Laser-induced shock wave effects on red blood cells

Thomas J Flotte, Joan K. Frisoli, Margaret Goetschkes, Apostolos G. Doukas

Research output: Chapter in Book/Report/Conference proceedingConference contribution

14 Scopus citations


The trend for laser-based medical therapies has been towards short-pulse, high-peak power lasers. A consequence of using these lasers is the production of pressure waves that may propagate deep into tissue. Our previous experiments have concentrated on describing these effects and examining methods for measuring laser-induced shock waves. These two approaches were combined to study the effects of well-defined shock waves on red blood cells in vitro. Red blood cells were exposed to shock waves in capillary tubes covered with either latex or polyimide. The latex was deformed by the expanding plasma bubble whereas the polyimide was not. In the latex experiments where the cells were exposed to the bubble expansion in addition to the shock waves, damage to the cells was much greater. When the cells were exposed only to the shock waves through the polyimide, much less damage was apparent. This is the first clear example of the separation of different mechanical effects on tissue damage. In addition, the shock wave damage is not as significant as the damage caused by the bubble expansion.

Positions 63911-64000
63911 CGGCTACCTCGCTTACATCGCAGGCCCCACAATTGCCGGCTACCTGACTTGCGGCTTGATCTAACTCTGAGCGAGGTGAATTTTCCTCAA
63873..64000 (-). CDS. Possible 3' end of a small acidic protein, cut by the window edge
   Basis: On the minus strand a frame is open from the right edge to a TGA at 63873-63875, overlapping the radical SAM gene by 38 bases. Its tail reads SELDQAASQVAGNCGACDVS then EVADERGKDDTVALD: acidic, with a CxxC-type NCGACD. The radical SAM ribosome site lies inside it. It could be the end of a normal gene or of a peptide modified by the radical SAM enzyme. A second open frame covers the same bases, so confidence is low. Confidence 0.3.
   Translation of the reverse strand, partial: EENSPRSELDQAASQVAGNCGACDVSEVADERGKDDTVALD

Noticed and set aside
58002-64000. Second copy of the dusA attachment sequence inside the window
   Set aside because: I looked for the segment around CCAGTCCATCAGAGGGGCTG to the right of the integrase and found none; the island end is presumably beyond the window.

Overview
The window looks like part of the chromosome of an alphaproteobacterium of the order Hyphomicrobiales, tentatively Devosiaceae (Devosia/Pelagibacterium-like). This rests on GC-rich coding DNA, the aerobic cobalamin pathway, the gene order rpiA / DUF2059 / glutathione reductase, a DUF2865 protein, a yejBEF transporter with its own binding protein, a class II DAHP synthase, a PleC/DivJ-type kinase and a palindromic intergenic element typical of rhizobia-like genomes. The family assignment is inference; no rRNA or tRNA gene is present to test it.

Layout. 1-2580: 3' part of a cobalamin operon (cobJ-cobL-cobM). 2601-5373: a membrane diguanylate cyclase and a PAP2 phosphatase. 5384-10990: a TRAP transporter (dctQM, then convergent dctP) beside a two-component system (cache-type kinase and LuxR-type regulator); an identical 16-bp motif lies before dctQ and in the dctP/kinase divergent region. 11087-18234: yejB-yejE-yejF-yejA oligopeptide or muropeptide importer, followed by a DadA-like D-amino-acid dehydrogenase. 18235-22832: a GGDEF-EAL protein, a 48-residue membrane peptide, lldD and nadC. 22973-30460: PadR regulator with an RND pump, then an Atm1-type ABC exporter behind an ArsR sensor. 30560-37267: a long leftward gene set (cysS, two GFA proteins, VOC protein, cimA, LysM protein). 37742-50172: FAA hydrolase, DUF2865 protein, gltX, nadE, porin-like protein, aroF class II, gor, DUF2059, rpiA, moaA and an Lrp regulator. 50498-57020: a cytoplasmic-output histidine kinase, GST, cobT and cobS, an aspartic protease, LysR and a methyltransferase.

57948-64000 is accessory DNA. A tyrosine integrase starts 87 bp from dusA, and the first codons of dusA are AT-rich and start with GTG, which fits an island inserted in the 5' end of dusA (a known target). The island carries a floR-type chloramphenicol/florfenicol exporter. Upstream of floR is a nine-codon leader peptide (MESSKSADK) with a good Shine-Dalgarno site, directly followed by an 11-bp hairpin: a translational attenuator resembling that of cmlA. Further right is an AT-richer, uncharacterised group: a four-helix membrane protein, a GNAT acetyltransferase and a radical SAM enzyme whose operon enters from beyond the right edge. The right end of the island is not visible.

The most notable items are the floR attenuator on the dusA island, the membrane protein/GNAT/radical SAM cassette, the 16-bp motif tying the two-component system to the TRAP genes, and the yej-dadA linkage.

Original languageEnglish (US)
Title of host publicationProceedings of SPIE - The International Society for Optical Engineering
EditorsSteven L. Jacques, Abraham Katzir
PublisherPubl by Int Soc for Optical Engineering
Number of pages9
StatePublished - 1991
Externally publishedYes
EventProceedings of Laser-Tissue Interaction II - Los Angeles, CA, USA
Duration: Jan 21 1991Jan 23 1991


OtherProceedings of Laser-Tissue Interaction II
CityLos Angeles, CA, USA

ASJC Scopus subject areas

  • Electrical and Electronic Engineering
  • Condensed Matter Physics


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